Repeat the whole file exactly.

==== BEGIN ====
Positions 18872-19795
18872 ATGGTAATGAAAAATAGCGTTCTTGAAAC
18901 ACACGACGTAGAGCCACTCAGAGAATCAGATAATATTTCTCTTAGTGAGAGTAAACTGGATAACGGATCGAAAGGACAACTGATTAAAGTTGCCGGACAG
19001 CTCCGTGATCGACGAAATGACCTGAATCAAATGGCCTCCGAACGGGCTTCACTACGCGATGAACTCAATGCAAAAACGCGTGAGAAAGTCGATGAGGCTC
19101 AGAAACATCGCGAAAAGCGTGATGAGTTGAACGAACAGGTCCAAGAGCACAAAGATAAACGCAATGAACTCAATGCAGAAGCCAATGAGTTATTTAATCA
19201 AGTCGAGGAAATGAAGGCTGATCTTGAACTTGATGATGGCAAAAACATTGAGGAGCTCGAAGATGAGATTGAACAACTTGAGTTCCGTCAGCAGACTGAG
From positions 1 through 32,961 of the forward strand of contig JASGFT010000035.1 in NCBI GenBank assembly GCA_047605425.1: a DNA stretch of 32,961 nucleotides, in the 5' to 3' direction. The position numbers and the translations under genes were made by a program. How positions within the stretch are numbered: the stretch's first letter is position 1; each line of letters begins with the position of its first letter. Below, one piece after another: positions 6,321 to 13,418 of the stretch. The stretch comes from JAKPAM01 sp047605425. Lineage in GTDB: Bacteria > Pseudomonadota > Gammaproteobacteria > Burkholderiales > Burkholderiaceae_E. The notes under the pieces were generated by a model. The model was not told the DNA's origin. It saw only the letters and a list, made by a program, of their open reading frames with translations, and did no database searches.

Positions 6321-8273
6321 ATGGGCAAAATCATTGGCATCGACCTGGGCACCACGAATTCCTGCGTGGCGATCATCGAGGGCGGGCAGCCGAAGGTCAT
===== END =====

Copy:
Positions 18872-19795
18872 ATGGTAATGAAAAATAGCGTTCTTGAAAC
18901 ACACGACGTAGAGCCACTCAGAGAATCAGATAATATTTCTCTTAGTGAGAGTAAACTGGATAACGGATCGAAAGGACAACTGATTAAAGTTGCCGGACAG
19001 CTCCGTGATCGACGAAATGACCTGAATCAAATGGCCTCCGAACGGGCTTCACTACGCGATGAACTCAATGCAAAAACGCGTGAGAAAGTCGATGAGGCTC
19101 AGAAACATCGCGAAAAGCGTGATGAGTTGAACGAACAGGTCCAAGAGCACAAAGATAAACGCAATGAACTCAATGCAGAAGCCAATGAGTTATTTAATCA
19201 AGTCGAGGAAATGAAGGCTGATCTTGAACTTGATGATGGCAAAAACATTGAGGAGCTCGAAGATGAGATTGAACAACTTGAGTTCCGTCAGCAGACTGAG
From positions 1 through 32,961 of the forward strand of contig JASGFT010000035.1 in NCBI GenBank assembly GCA_047605425.1: a DNA stretch of 32,961 nucleotides, in the 5' to 3' direction. The position numbers and the translations under genes were made by a program. How positions within the stretch are numbered: the stretch's first letter is position 1; each line of letters begins with the position of its first letter. Below, one piece after another: positions 6,321 to 13,418 of the stretch. The stretch comes from JAKPAM01 sp047605425. Lineage in GTDB: Bacteria > Pseudomonadota > Gammaproteobacteria > Burkholderiales > Burkholderiaceae_E. The notes under the pieces were generated by a model. The model was not told the DNA's origin. It saw only the letters and a list, made by a program, of their open reading frames with translations, and did no database searches.

Positions 6321-8273
6321 ATGGGCAAAATCATTGGCATCGACCTGGGCACCACGAATTCCTGCGTGGCGATCATCGAGGGCGGGCAGCCGAAGGTCAT